Because of my job I have the opportunity to travel to remote communities across Canada and learn more about Indigenous history and culture, another passion of mine. Our program has a national scope, and I had the opportunity to travel all over Canada and visit places that most people don’t have opportunities to go.
What surprised you the most about starting a career in the sport industry?
I believe it surprised me how my previous experiences helped me in this industry and how transferable our skills are. Working in the sports industry is great, and the passion for sport is the trigger for many people to start their careers in this industry. However, the daily tasks are more related to excel sheets than pucks or balls. It takes a lot of work behind the scenes to deliver sports activities and events, more than I initially thought. It also involves lots of new learning, studying, planning, negotiation, and innovation that I was not fully aware of when I decided to pursue a career in this industry.
I noticed you went to school for Sport Business Management. How did the program prepare you for a career in sport?
Attending formal education in Sport Business Management helped me to understand the industry and choose the career path I wanted to take. Additionally, it also enabled me to get my first job offer in this field and supported me with the foundation I needed to learn what is required to do my job.
What are 3 essential skills someone needs to succeed in the sport industry? If you could explain each choice, that'd be great.
I am not sure if I can speak about the whole industry, but I can say what the three most essential skills I need to be successful in my job are:
Things out of our control happen, and we have to be adaptable to make decisions on the fly. Being ready and confident to decide based on the current circumstances is an important skill for who works in this sometimes chaotic industry.
As I said, lots of our work hours happen in front of a computer planning and organizing what we deliver. Being excellent in playing sports does not make people good professionals in the sport management field – job tasks involve procedures, budgets, logistics, and lots of teamwork.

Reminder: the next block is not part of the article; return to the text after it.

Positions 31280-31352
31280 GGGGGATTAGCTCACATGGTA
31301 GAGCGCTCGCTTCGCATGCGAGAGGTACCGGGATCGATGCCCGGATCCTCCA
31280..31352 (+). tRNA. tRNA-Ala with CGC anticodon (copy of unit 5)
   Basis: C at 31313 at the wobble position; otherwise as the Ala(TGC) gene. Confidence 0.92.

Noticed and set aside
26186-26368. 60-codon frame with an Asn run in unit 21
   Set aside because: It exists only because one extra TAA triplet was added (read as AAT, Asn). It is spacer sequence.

For every sport event that we support we have multiple stakeholders involved. As we partner with communities, they have ownership over sports events or any other activities. We also engage with athletes ambassadors, coaches, donors, Indigenous leaders, community members, teachers, and the government.
1 Escape to Victory
A classic movie to capture the intersection of sport, history and politics in the 1940s.
2 Million Dollar Baby
It was an emotional movie I watched a few years ago and came to my mind as one of my favorites sports films.
3 The Mighty Ducks
The Mighty Ducks was the first Hockey movie I ever watched. I was a kid, and at the time, I couldn’t imagine I would end up in Canada, where the hockey culture is so powerful.
Marilyn's Final Thoughts
<p>I’m glad I got the opportunity to interview Douglas Arienti in his current position. Right to Play is a humanitarian organization whose mission is “Protect, educate and empower children to rise above adversity using the power of play”. It’s inspiring how an organization like Right to Play implements their core values and mission through the work that they are doing. Douglas plays an integral role in the execution of these programs and makes relationships with many people in communities across Canada. A key to his success is the fact that he uses his past experiences to make connections and engage his audience. Douglas is passionate about his work and I think that is what a lot of sports professionals should strive for in their career. I want to give a big thanks to Douglas for allowing me to interview him and providing so much insight!</p>